Advertisement

 

 

HIV-1 counteracts an innate restriction by amyloid precursor protein resulting in neurodegeneration.

HIV-1 counteracts an innate restriction by amyloid precursor protein resulting in neurodegeneration.
Author Information (click to view)

Chai Q, Jovasevic V, Malikov V, Sabo Y, Morham S, Walsh D, Naghavi MH,


Chai Q, Jovasevic V, Malikov V, Sabo Y, Morham S, Walsh D, Naghavi MH, (click to view)

Chai Q, Jovasevic V, Malikov V, Sabo Y, Morham S, Walsh D, Naghavi MH,

Advertisement
Share on FacebookTweet about this on TwitterShare on LinkedIn

Nature communications 2017 11 158(1) 1522 doi 10.1038/s41467-017-01795-8

Abstract

While beta-amyloid (Aβ), a classic hallmark of Alzheimer’s disease (AD) and dementia, has long been known to be elevated in the human immunodeficiency virus type 1 (HIV-1)-infected brain, why and how Aβ is produced, along with its contribution to HIV-associated neurocognitive disorder (HAND) remains ill-defined. Here, we reveal that the membrane-associated amyloid precursor protein (APP) is highly expressed in macrophages and microglia, and acts as an innate restriction against HIV-1. APP binds the HIV-1 Gag polyprotein, retains it in lipid rafts and blocks HIV-1 virion production and spread. To escape this restriction, Gag promotes secretase-dependent cleavage of APP, resulting in the overproduction of toxic Aβ isoforms. This Gag-mediated Aβ production results in increased degeneration of primary cortical neurons, and can be prevented by γ-secretase inhibitor treatment. Interfering with HIV-1’s evasion of APP-mediated restriction also suppresses HIV-1 spread, offering a potential strategy to both treat infection and prevent HAND.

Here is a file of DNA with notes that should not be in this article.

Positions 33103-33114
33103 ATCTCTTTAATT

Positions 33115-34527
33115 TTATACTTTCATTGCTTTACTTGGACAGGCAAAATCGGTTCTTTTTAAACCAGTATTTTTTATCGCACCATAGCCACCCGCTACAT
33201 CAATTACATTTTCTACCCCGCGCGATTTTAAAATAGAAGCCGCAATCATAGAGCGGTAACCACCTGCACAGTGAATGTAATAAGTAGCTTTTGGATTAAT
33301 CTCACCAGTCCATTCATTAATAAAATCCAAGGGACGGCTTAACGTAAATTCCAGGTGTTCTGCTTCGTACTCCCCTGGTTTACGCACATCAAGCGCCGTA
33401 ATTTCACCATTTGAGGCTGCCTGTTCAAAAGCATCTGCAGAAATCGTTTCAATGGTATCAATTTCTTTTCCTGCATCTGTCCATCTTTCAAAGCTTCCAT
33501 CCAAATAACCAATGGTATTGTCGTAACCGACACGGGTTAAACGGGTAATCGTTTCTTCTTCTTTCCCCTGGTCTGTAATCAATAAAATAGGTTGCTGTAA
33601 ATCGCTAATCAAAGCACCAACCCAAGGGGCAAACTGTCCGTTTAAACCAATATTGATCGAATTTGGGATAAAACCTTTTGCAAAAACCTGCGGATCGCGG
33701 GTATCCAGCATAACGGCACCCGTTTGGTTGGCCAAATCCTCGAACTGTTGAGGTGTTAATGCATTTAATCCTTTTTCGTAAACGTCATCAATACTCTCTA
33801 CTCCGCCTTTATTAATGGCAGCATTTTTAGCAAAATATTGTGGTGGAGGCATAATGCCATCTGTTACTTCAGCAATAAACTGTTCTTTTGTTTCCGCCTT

Submit a Comment

Your email address will not be published. Required fields are marked *

14 − three =

[ HIDE/SHOW ]